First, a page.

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Sunday, January 9, 2011

Alinea's Transparency, of Manchego Cheese

As I lazily sipped on my sunday afternoon coffee, I couldn't help loving one of my many birthday presents from my husband - the Alinea book. Just the evening before, I was enjoying every page of Julia Child's Mastering the Art of French Cooking, a thoughtful, much-desired gift from my best friend. I must confess that life is good.


Reading Alinea is like being transported to a different world; a world of ideas, inspiration, and aestheticism. I have much respect for Chef Grant Achatz, a true artist and creator of today's culinary world. To Chef Achatz, the gnarly roots of an overturned tree has inspired him to create the famous dish Salsify; the accidental shattering of a wineglass makes him question how he can create raspberries that fragile. I started noticing details, things I have not seen before, and wondered how delicate it would be to replicate my memories through food.

Transparency of Manchego Cheese

Recent obsession of Manchego cheese has led my husband to conclude that we would have to create Chef Grant Achatz's Transparency of Manchego Cheese. The thinly sliced Manchego cheese melts over olive oil pudding, roasted garlic, roasted red and yellow peppers, fresh sourdough croutons, manchego squares and dice, dehydrated Niçoise olives, white anchovies, and garnished with baby arugula and spring flowers. Aside from Transparency's literal visual meaning, I believe Chef Achatz is also referring to the transparency and elements of traditional appetizers, such as cheese, olives, olive oil, bread, garlic, etc., being reassembled here.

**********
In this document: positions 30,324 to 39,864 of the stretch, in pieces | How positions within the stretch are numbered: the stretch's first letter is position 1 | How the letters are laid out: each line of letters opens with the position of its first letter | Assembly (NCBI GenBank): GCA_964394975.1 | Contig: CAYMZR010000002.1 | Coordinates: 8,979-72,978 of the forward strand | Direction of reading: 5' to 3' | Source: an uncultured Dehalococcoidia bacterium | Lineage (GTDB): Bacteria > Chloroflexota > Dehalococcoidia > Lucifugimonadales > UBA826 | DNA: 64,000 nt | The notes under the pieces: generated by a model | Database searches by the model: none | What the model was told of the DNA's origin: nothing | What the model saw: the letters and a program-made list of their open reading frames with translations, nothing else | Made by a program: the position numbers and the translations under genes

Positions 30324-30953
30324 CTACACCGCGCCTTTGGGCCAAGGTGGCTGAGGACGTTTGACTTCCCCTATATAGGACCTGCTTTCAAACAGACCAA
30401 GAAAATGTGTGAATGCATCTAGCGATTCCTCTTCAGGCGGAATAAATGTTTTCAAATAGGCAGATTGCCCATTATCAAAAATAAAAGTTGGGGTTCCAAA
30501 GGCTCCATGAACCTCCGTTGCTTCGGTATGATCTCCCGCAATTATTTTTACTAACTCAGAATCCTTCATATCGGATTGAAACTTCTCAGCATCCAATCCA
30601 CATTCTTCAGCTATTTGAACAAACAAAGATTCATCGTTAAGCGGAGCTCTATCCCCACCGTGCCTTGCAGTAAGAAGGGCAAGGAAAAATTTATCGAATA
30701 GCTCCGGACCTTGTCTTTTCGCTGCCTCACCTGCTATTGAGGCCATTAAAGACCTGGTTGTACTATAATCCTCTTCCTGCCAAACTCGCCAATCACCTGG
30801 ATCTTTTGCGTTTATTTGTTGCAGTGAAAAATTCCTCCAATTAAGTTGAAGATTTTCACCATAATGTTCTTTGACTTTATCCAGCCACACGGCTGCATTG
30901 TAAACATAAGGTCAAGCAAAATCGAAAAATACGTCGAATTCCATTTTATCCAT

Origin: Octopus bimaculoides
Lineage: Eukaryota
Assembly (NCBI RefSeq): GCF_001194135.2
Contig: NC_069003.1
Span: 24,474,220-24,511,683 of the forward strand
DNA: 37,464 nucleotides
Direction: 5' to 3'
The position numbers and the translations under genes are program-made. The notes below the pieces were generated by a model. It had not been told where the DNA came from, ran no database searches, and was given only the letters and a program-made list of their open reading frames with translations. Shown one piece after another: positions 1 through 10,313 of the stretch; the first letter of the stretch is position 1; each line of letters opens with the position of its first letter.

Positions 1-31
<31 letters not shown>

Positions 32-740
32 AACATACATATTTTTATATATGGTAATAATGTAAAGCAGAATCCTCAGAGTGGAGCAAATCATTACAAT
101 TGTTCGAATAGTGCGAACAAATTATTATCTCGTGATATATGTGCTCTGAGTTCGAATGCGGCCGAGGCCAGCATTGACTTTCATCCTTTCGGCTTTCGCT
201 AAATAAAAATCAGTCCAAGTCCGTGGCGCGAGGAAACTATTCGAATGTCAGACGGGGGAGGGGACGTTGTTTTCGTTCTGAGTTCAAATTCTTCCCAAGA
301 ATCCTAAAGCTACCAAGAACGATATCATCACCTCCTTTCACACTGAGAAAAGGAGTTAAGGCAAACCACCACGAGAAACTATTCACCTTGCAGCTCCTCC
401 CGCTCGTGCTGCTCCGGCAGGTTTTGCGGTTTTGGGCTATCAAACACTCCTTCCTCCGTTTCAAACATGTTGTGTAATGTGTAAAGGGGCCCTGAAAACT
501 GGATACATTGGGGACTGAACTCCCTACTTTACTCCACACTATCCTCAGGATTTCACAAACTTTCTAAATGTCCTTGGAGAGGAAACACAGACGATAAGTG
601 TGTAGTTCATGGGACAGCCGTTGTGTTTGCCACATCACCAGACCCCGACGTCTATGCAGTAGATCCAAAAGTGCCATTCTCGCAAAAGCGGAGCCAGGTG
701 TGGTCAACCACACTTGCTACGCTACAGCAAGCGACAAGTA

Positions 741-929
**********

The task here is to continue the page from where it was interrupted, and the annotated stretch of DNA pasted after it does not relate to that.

So, the two of us spent the better half (conservatively speaking) of our day assembling the different components of the dish. Here are a couple steps along the way if you are interested...
We pitted and pitted those tiny olives...
Finally dehydrated, 5 hours later...

Charring peppers in open flame

Chilling olive oil pudding
Every bite was an explosion of flavors: salty, sweet, creamy, crunchy. I was eating through a million layers of flavors, at once - so amazing. And so delicious. 


  1. cooking together for a better half of a day..what a great way to spend a day!

  2. Wow, you guys did a fabulous job recreating this dish! I'm a huge fan of Grant Achatz and Alinea! Looking forward to following your adventures in the kitchen!

  3. Well, that does it, then. I'm buying the Alinea cookbook. That meal looks sublime.

  4. I applaud you for sticking with it! Sounds like an intense cooking session. Love it.

    I also love my Julia Child's cookbook. Have you tried her version of roasted chicken? It's to die for! The best I've ever had.

  5. Stephanie, it is too funny you mentioned the roast chicken! My friend told me to try that as my first recipe, so while my kitchen was cooking up a storm for the Alinea dish I was also preparing the roast chicken at the same time and it turned out SO SO SO good.

  6. I love the flavor of fire roasted peppers. This sounds like an amazing mix of flavors!

  7. Your blog is really cool! I haven't been to Alinea yet, but many of my friends have. Since I live in Chicago, I want to go someday. Having one of the world's best chefs in your backyard is too tempting!

  8. I love manchego, and used in this way, I bet it is wonderful!